From my arrival in this historic place until I reluctantly left, I loved exploring the Belgian city of Ghent. More people talk about neighboring Bruges, but I discovered that Ghent has the same charms with far less of a touristy vibe. The centuries-old architecture fills the old town, and a lazy canal winds through the main area. Old churches beckon you to visit, and carillon bells ring out through the air. The modern mixes with the ancient. Ghent is home to a university, so plenty of lively young folks are out. Everywhere you go, students speed along the streets by bicycle.
I found Ghent a more welcoming version of Amsterdam. The city matches every plus of nearby Bruges without requiring you to dodge large groups of tourists. Even though I had researched and read about Ghent and watched videos, the city still surprised me in a good way. To give you an overview and maybe convince you to go (!), here are a few of the delights of Ghent.
A Canal Runs Through It
The Architecture of Ghent
Ghent’s history goes back nearly 1400 years. As it suffered little damage in the world wars of the last century, buildings from hundreds of years ago still line the streets and canals. You can wander the town and be constantly amazed at the sights.
The Castle of the Counts Is Right in the Middle of the City
The Castle of the Counts will give you a picture of life in the 12th century and comes complete with a moat. You can tour the castle, including the gatehouse, the ramparts, and the count’s residential rooms.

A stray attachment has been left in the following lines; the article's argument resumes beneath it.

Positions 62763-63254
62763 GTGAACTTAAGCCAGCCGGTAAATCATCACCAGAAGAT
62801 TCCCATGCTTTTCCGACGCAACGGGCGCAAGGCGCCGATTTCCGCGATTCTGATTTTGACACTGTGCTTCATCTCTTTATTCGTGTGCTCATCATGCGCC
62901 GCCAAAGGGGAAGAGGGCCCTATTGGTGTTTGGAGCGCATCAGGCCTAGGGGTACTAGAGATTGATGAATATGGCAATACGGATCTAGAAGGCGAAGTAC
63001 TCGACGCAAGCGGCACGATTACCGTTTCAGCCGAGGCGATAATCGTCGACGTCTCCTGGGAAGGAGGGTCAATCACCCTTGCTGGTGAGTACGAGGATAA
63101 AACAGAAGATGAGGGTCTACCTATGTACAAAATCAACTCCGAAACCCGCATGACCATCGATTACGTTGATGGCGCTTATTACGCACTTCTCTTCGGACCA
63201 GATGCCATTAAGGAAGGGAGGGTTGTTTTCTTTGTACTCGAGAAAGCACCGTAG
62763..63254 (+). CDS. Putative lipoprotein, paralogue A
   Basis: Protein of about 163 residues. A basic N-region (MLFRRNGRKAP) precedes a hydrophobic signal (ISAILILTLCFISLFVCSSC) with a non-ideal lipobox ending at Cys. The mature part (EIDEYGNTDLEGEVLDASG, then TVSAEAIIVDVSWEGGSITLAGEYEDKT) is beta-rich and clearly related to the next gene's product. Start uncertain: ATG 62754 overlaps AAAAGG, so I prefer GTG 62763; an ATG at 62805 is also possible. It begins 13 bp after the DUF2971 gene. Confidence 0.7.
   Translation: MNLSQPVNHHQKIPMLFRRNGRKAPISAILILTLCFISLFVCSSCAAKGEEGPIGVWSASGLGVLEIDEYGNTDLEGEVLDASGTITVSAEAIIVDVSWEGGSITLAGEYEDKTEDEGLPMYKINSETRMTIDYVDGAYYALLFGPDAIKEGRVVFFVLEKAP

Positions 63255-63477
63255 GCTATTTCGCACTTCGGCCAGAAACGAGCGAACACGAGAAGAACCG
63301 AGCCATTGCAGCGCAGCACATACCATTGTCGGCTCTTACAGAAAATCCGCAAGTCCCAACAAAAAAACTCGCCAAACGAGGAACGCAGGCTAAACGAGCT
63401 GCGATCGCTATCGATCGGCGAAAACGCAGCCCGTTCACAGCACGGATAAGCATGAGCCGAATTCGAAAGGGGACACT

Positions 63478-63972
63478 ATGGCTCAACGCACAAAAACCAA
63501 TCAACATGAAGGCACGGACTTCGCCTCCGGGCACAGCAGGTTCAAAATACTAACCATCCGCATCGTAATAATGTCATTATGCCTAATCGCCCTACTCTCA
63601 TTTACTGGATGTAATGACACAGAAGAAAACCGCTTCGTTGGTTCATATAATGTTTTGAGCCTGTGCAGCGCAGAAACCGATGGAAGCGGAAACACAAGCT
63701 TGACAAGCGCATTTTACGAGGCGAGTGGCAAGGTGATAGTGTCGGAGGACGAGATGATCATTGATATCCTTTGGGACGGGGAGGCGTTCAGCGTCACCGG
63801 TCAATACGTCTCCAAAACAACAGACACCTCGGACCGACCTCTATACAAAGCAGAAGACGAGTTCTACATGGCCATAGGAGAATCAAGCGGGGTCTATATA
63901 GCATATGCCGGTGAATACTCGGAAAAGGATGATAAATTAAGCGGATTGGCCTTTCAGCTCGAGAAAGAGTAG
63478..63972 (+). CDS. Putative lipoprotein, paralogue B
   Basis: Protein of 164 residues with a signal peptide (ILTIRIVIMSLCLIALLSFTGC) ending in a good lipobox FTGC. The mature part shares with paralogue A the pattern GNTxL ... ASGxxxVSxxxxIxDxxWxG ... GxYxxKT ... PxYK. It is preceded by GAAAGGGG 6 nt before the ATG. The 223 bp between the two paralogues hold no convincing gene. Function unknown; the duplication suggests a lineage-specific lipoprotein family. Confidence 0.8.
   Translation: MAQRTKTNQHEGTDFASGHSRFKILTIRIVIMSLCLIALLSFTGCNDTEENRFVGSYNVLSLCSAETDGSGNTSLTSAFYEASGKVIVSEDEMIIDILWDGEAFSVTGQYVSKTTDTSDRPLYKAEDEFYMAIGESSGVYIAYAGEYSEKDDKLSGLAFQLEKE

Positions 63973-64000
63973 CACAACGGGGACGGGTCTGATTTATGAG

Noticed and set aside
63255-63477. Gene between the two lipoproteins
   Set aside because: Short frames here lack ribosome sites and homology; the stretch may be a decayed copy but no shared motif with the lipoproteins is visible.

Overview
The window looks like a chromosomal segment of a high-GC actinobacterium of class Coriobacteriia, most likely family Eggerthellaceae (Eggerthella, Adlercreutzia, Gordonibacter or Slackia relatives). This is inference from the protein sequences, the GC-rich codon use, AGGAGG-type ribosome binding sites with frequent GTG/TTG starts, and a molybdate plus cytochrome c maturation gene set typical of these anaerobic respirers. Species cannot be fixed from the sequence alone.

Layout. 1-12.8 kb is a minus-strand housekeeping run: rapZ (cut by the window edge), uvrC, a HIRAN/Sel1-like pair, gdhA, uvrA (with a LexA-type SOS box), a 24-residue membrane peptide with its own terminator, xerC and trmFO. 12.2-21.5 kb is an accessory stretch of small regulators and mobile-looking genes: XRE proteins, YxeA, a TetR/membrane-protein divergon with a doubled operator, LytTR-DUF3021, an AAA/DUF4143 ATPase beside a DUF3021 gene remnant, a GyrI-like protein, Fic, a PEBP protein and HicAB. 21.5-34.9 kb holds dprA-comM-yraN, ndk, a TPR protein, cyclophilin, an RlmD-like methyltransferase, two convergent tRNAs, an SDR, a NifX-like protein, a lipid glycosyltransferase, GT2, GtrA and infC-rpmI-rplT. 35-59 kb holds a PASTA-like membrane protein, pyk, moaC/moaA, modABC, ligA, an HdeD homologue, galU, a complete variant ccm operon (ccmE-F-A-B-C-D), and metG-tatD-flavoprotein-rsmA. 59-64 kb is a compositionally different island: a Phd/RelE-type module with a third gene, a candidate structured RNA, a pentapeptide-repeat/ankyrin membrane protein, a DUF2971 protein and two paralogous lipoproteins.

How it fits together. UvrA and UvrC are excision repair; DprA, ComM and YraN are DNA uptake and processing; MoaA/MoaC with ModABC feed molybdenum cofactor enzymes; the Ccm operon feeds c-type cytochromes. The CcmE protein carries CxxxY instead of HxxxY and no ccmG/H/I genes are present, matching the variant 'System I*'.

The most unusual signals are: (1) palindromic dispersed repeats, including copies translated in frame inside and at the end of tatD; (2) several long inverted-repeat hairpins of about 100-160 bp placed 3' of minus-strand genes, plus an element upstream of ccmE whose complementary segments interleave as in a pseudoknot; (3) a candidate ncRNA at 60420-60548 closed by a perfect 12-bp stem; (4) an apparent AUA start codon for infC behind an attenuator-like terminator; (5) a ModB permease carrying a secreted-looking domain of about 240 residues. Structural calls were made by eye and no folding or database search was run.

Music Fills the Air
The Bavo Cathedral is home to the well known artwork known as The Adoration of the Mystic Lamb painted in 1492 by Jan and Hubert Van Eyck. Napoleon once stole it, the Nazis tried to find it, and one of the panels has been missing for 80 years. No photos are allowed, but I promise you it’s worth a trip into the cathedral to marvel at this artwork.
Currently the existing panels are being restored a few at a time at the nearby MSK museum. We walked there after seeing the panels in the cathedral and were thrilled to watch two artists behind glass meticulously restoring these centuries-old paintings. The guide (who promptly followed us in the museum to make sure I didn’t take photos) told us that each painting will take about a year to restore. We watched the artists work with computers and microscopes to get every detail accurate. If you go to Ghent, be sure to include a visit here in your itinerary. You are watching history being made.
Belgian Beer and Food Is Outstanding
For more information about visiting the Belgian city of Ghent, check this excellent website. And these are helpful guides to help you plan your trip!
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